Friday 3 April 2020

MAGIC (1978)

Directed by Richard Attenborough. Starring Anthony Hopkins, Ann-Margret, Burgess Meredith, Ed Lauter. Horror, US, 1978, 107 mins, cert 15.

“It was you the whole time...I hope I don't die first, is all...”

Back in 1978, way before Chucky and Annabelle, but some considerable time after Hugo from DEAD OF NIGHT (1945), director Richard Attenborough chanced his arm by bringing William Goldman’s novel and adapted script to the screen with Anthony Hopkins chancing his arm by sticking it up a creepy ventriloquist dummy.

MAGIC was Attenborough’s only directing foray into the horror/thriller genre - his follow up project turned out to be the multi-Oscar laden GHANDI. It’s a well-crafted portrait of psychological breakdown and all-consuming schizophrenia with shades of PSYCHO (1960). Corky (Anthony Hopkins), is an unsuccessful meek and mild stage magician who hits the big-time by reinventing his act with the addition of a snappy foul-mouthed sidekick ventriloquist dummy named Fats. 

The film’s pedigree is undeniable. Hopkins throws himself into the role hook line and sinker and delivers an unbridled tour-de-force performance, even taking illusion and ventriloquism lessons before filming in order to pull-off his voice-throwing magician routine in-camera. Burgess Meredith provides sterling support as Corky’s cigar smoking agent Ben Greene, “The Postman” (because he always delivers). Having discovered Corky, Ben secures a potentially lucrative network TV contract for his client, the only stumbling block being the network’s insistence on a routine medical examination. Corky panics (presumably due to a fear of what the psychological tests might find) and flees New York heading back to the rural wooded Catskills where he grew up. Taking a log cabin by a lake, he meets (and hooks up) with his old high school crush, Peggy Ann Snow (Ann-Margret). Having been far too shy in high school to act on his yearning, Fats’ persona imbues Corky with the swagger to finally act on his feelings. Inconveniently, Corky gets caught in a love-triangle because Peggy Ann is married to her alcoholic high school boyfriend, Duke (Ed Lauter).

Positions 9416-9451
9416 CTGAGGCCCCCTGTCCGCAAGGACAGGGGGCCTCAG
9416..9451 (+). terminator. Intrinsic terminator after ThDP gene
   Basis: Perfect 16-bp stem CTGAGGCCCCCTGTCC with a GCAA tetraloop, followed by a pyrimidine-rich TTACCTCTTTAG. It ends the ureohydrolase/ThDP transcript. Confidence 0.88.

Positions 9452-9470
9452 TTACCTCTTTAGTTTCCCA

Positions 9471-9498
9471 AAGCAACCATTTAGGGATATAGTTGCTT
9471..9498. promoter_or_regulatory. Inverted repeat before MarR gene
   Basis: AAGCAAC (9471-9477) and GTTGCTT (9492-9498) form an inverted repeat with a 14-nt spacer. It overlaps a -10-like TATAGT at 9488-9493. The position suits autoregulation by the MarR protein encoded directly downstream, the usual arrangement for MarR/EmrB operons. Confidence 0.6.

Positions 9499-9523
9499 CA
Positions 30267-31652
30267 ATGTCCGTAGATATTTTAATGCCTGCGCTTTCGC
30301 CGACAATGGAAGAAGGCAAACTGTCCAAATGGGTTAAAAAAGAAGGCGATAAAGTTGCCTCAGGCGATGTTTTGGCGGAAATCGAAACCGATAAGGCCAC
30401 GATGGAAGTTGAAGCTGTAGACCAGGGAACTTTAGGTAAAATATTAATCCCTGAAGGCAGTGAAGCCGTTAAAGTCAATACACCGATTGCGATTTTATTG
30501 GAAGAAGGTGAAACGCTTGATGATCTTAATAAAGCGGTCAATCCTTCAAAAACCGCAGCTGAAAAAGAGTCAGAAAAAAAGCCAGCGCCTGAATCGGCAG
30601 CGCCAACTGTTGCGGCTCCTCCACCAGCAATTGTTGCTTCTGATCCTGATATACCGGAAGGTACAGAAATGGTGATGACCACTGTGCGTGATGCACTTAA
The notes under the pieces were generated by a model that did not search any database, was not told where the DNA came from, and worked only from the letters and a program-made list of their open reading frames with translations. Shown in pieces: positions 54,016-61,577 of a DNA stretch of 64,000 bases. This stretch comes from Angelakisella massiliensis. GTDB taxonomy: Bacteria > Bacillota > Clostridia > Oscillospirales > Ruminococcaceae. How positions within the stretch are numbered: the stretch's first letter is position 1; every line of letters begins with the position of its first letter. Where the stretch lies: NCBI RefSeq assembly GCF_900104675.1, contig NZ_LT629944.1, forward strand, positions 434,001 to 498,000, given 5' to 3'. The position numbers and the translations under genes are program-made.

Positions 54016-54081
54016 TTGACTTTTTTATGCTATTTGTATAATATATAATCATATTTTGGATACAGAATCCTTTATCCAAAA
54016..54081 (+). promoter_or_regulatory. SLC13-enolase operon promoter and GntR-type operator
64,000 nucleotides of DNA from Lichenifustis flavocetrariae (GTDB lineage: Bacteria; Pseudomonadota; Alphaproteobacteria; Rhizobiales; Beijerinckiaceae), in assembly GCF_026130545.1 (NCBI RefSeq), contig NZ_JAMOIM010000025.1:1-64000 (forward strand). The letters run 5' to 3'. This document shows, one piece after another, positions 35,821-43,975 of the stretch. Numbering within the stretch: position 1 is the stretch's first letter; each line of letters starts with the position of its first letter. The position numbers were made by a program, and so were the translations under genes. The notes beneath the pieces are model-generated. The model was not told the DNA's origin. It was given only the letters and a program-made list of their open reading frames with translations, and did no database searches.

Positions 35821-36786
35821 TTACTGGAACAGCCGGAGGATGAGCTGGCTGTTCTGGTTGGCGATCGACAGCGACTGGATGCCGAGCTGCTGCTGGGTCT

Corky’s agent pursues him into the Catskills and stumbles in on one of his client’s argumentative meltdowns with his dummy Fats. This leads to one of the film’s most effective scenes when Meredith’s character challenges Corky to keep Fats quiet for a full five minutes.  

It’s a film which incrementally creeps up (and out) thanks to Hopkins’ sleight-of-hand performance instilling the genuinely unsettling Hopkins lookalike dummy with a palpable sense of menace. To this end, Victor Kemper’s cinematography cunningly frames Fats in ways that suggests the dummy is an active participant and teases the occasional twitch from the wooden doll in the shadowed periphery. Attenborough orchestrates a couple of surprisingly violent and bloody sequences which jar (in a good way), and the lake setting provides suspenseful mileage thanks to a corpse that firstly won’t stay dead, and then won’t stay submerged. Proceedings are accompanied by a typically lyrical and rich score from legendary composer Jerry Goldsmith, with initially soothing strings punctuated with a disconcerting harmonica. 

The sharp robust HD transfer is really good with an appropriately authentic cinematic feel (by all accounts an improvement on the previous US release). This is praise indeed because I’m a fussy old git when it comes to PQ! 

And yet – despite its obvious qualities both on and off screen - the film doesn’t quite fully satisfy. Perhaps it because for a film that’s called MAGIC, there ultimately isn’t any narrative misdirection to surprise the viewer. The final act kind of feels like it needs to pull a rabbit out of its hat. 

*** (out of 5*)

Paul Worts

This review was originally published by FrightFest.

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